The males of the insect species Hylobittacus apicalis go in search of prey to present to their females as a gift, in the hopes of winning her favor and the chance to mate with her. Males who present superior gifts are favored above others, and will be permitted to “do the deed” longer in order to increase the amount of sperm they transfer and improve their chances of impregnating her.
Once males acquire a suitable mating gift, they will release a sex pheromone to attract females. This doesn’t always work out quite so straightforward as I explained above. Often, other males will also seek out the male possessing a gift and try to steal it away from him to use themselves. Even the females will sometimes trick a male into thinking she will mate with her, only to steal the prey away from him and run off to greener pastures.
This kind of reminds me of human females often termed “gold diggers” that like to lure males into their clutches so they can run off with their goods. It seems we’re not as different from these pests as we would like to believe.
Have you witnessed similar behavior in humans looking for a partner?
The Color Preferences of Bed Bugs
Bed bugs have become a hug problem in the U.S. People all over the country go to some pretty extreme lengths to get rid of them. But, a new study suggests that it may be as easy as changing the color of your bed linens.
A new study led by Corraine McNeill from Union College in Lincoln, Nebraska explored which colors bed bugs are more attracted to, which McNeill found develops as they age. The team set up tiny tents in petri dishes and studied which colors their bed bug subjects gravitated towards. They noticed that young bed bugs have less of a developed preference than older bed bugs. As they age bed bugs appear to develop a preference for the colors red and black. They are less than fond of the colors green, white, and yellow.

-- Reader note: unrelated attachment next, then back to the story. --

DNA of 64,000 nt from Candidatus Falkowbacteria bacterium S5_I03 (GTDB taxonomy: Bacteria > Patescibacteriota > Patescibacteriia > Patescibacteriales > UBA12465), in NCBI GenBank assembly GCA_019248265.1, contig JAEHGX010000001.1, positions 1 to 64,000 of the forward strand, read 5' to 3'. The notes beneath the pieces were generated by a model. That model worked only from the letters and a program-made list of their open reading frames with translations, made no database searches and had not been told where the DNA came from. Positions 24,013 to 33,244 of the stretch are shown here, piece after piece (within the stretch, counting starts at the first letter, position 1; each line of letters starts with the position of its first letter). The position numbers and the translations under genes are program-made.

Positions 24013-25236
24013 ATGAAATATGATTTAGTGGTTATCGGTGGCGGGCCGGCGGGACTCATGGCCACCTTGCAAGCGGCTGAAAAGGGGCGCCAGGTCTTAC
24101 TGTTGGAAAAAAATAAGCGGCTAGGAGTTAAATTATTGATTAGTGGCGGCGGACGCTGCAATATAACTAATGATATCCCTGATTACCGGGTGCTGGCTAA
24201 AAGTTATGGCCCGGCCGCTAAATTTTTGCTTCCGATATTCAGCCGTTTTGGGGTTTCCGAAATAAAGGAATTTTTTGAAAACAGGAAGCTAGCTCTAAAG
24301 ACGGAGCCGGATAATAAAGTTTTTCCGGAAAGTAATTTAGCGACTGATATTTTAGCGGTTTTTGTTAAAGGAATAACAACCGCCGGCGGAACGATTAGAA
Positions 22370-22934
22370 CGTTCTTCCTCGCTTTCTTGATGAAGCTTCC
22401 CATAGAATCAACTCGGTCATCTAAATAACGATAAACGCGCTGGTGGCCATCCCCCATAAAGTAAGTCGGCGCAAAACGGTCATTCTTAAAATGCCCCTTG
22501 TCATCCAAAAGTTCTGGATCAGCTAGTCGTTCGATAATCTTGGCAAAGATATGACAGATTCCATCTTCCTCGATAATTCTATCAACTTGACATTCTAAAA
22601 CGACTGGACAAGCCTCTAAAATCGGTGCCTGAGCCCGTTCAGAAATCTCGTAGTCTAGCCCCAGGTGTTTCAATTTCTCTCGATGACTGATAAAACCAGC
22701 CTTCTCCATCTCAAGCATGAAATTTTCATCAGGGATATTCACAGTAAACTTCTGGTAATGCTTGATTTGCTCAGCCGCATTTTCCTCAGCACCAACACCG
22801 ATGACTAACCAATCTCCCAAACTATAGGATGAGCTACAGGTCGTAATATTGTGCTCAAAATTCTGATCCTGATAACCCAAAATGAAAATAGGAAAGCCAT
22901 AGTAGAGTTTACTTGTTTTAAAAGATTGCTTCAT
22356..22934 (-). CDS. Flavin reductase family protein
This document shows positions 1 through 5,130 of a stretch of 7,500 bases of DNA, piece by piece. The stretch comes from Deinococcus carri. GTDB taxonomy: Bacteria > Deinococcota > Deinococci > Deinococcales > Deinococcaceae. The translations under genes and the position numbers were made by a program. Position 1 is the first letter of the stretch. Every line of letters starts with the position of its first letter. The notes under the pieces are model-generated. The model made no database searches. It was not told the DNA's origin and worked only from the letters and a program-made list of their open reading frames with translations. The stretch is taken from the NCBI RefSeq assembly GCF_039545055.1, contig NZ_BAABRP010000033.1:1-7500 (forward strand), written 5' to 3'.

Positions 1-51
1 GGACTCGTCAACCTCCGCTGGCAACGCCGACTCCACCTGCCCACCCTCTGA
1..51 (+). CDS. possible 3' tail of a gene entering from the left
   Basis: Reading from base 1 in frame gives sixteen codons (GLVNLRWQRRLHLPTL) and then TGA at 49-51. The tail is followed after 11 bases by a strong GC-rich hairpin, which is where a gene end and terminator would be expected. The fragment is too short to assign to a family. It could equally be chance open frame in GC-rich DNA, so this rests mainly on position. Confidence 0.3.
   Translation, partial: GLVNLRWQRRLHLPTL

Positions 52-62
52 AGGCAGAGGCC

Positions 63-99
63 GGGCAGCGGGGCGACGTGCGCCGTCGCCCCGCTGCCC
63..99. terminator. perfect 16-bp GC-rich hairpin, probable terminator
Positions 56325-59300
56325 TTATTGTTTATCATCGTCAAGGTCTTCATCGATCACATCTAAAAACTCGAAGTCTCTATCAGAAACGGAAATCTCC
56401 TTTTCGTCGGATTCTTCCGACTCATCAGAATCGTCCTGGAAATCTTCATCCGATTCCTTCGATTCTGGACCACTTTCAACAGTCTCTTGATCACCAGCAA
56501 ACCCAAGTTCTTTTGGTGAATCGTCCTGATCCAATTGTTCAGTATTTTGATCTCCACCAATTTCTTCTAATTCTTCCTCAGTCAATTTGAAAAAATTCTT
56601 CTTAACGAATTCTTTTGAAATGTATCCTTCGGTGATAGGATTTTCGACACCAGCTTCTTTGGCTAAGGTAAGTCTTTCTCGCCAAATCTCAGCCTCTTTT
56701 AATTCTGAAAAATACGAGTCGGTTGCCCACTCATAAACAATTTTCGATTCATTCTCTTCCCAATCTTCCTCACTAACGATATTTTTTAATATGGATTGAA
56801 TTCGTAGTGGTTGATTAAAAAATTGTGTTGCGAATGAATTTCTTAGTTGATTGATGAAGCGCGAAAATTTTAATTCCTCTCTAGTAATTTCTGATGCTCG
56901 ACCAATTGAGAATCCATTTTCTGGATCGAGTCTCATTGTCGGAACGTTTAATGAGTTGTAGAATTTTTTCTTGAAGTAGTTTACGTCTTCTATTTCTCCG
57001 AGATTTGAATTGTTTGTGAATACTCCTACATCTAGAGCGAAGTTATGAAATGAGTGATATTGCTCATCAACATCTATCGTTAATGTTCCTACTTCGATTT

The researchers believe that the bed bugs gravitated towards black because it mimics darkness, something the nocturnal bugs naturally seek out. They concluded that they were drawn towards red because bed bugs are slightly red, making them think that more bed bugs are in the red linen. As bed bugs like to live in large groups, they would naturally be attracted to a place that would seem to have other bed bugs. Researchers believed they are repulsed by white, green, and yellow because these colors tend to be in exposed, well-lit areas.
Have you ever suffered a bed bug invasion? Would you consider changing the color of your bed linens if it meant you’d be safer from bed bugs?